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Showing posts from October, 2022

Right relationships in Christ (preaching resource for 11/27/22)

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This post exegetes Romans chapters 12 and 13, providing context for the RCL Epistles reading for 11/27/22 (the first Sunday of Advent). This exegesis draws on commentary from Warren Wiersbe ("Bible Expository Commentary") and John Stott ("The Message of Romans"). "The Way of Joy" by Greg Olsen (used with artist's permission) Introduction As he does in most of his epistles, Paul concludes Romans with a list of practical duties ( imperatives ) that flow out of his presentation of the gospel, with its indicatives of grace. This is Paul's Christ-centered,  gospel-focused and grace-based approach to Christian living where behavior flows from belief; doing flows from being. The ethics to which Paul now turns focuses on relationships —beginning with our relationship with God and extending into our relationships with people. By grace, we are rightly related to God in Christ, and now through Christ we are (also by grace) rightly related to people and even t

The Ascension and the Parousia of Christ

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This post from Torrance scholar  Stavan Narendra John  outlines  chapter seven of Thomas F. Torrance's book " Space, Time and Resurrection " (STR). Stavan wrote this outline for a meeting of the  Torrance Reading Group . For addtional STR chapter summaries, click on the number:  1 ,  2 ,  3 , 4 ,  5 ,  6 , 8 . "Ascension" by Copley (public domain via Wikimedia Commons) The relation between the ascension and the parousia In chapter seven of STR,  Thomas F. Torrance orients his readers to the relation between the ascension and the parousia. He does so by highlighting three main points: 1. The importance of understanding the parousia in realist terms  Torrance elaborates on the importance of a realist interpretation by:  a. highlighting how the NT uses the term parousia in a “realist and effective sense” : “Parousia, normally translated as coming or advent, means coming and presence, the real presence of him who was, who is, and who is to come. ‘All is present, an

The preeminence of Jesus (preaching resource for 11/20/22)

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This post exegetes Colossians 1:11-20, the RCL Epistles reading for 11/20/22. It draws on commentary from Warren Wiersbe (Bible Expository Commentary) and Peter T. O’Brien (New Bible Commentary). "Christus Pantocrator" by Wahra (public domain via Wikimedia Commons) Introduction Paul writes to the church in Colosse in large part to refute false teachers who were troubling the Christians there. These false teachers were not so brash as to deny the importance of Jesus. Instead they dethroned him, giving him prominence but not preeminence . According to their teaching, Jesus was but one of many “emanations” from God through whom men could reach God. It is this claim that Paul addresses and refutes in our Epistles reading today. Focused on the grace of God in Jesus We begin with Colossians 1:11-14:  ... 11 being strengthened with all power according to his glorious might so that you may have great endurance and patience, 12 and giving joyful thanks to the Father, who has qualified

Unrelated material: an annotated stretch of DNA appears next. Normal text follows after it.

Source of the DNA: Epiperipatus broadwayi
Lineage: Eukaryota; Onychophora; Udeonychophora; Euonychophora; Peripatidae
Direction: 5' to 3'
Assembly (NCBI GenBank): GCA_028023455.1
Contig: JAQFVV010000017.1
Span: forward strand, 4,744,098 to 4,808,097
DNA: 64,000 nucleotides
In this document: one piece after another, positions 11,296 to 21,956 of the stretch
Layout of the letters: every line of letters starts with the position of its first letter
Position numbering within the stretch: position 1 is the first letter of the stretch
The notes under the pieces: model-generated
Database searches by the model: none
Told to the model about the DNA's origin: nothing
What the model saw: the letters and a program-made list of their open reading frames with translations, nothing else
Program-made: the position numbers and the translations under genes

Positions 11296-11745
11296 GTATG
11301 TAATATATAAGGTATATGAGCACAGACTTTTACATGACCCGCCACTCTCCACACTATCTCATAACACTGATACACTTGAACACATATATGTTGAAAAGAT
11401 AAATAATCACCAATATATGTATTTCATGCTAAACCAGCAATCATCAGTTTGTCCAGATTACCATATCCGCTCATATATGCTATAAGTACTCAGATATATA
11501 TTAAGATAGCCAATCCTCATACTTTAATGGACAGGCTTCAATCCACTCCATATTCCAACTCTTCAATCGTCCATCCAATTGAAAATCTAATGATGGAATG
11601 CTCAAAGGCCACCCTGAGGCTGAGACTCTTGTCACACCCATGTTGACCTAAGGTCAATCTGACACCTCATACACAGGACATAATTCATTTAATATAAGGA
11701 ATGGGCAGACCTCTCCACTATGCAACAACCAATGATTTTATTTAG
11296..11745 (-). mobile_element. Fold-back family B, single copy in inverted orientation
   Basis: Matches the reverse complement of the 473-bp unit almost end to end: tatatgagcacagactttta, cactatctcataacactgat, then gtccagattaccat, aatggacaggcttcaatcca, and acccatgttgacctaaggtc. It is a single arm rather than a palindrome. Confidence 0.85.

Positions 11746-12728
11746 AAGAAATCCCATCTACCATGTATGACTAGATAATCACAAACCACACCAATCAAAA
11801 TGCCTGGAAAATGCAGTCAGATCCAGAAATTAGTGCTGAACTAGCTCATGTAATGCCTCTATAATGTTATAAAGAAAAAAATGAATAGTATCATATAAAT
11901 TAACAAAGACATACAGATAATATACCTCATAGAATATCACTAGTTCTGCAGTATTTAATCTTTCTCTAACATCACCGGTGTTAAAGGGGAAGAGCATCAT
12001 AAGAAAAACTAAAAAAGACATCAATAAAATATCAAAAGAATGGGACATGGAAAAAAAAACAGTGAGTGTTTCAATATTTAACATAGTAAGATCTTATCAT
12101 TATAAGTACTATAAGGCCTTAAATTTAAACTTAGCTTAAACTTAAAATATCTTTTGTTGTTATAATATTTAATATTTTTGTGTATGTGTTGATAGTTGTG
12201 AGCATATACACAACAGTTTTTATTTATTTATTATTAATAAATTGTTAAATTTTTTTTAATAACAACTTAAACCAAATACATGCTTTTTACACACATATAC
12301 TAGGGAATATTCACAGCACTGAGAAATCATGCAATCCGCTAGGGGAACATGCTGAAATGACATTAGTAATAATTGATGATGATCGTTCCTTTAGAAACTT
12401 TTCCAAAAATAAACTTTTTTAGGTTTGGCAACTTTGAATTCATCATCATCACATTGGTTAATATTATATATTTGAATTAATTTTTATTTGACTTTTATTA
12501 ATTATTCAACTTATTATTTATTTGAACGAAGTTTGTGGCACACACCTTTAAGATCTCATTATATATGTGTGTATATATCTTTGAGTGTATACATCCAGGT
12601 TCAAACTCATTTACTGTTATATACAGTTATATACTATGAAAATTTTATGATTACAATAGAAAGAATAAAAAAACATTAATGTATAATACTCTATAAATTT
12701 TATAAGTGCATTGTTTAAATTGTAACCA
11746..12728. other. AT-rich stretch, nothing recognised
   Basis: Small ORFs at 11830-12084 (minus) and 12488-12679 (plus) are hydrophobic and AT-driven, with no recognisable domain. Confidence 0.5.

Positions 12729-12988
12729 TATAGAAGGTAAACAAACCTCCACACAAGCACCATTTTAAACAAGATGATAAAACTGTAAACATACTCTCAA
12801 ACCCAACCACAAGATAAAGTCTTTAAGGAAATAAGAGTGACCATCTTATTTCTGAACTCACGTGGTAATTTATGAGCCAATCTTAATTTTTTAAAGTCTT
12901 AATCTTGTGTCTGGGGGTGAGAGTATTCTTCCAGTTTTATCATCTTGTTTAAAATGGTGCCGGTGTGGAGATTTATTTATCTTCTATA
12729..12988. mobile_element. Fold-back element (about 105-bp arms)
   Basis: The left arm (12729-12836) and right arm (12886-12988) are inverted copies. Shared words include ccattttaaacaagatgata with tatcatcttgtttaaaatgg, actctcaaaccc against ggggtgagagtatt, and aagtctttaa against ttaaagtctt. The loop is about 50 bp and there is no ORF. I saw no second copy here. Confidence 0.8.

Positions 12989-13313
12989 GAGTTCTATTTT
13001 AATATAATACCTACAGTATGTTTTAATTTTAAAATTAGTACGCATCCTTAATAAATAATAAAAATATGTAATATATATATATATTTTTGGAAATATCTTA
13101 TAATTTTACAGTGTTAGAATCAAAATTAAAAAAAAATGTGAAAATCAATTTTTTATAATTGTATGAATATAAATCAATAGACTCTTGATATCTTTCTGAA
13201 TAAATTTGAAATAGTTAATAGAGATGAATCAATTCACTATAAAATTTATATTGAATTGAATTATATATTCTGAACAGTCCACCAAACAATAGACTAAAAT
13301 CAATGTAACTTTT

Sharing and Living the Word (preaching resource for 11/13/22)

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This post exegetes 2 Thessalonians 3, drawing on commentary from John Stott in providing context for 2Thess. 3:6-13, the Revised Common Lectionary Epistles reading for 11/13/22. St. Paul by Rembrandt (public domain via Wikimedia Commons) Introduction   In 2 Thessalonians, the apostle Paul peers into the future and sees Christ revealed on the last day. He also sees the Antichrist's rebellion, preceding that day. Meanwhile, a cataclysmic outbreak of lawlessness is being held back, though the spirit of lawlessness is already at work in the world.  In this situation between the two advents (appearings) of Christ, what is our responsibility as Christians? How are we to live? Notice what Paul says in 2Thess.3:1-5. 1 As for other matters, brothers and sisters, pray for us that the message [the word]  of the Lord may spread rapidly and be honored, just as it was with you. 2 And pray that we may be delivered from wicked and evil people, for not everyone has [the]  faith.3 The Lord is faith

On the Atonement (its means and results)

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As we approach Advent and Christmastide, it's a good time to be reminded that Jesus Christ, in himself, is our atonement with God. Thus we understand that the Incarnation (Advent-Christmas) along with the Cross (Good Friday), Resurrection (Easter), Ascension and outpouring of the Spirit (Pentecost) are all fundamental to both the means and the results of the Atonement. "The Adoration of the Shepherds" by Jordaens (public domain via Wikimedia commons) In his book  Face to Face, Volume Three: Sharing God's Life , theologian Marty Folsom  explores twenty metaphors used in Scripture to unveil the rich, varied meanings/implications of the Atonement. Here, quoting from this enlightening book, is a brief summary of each metaphor: 1) A demonstration of love "God does not need to be conditioned to love us.... This means that the cross must go much deeper than any attempt to buy off God.... Firstly and foremost, atonement is a demonstration of love.... In love, God acts t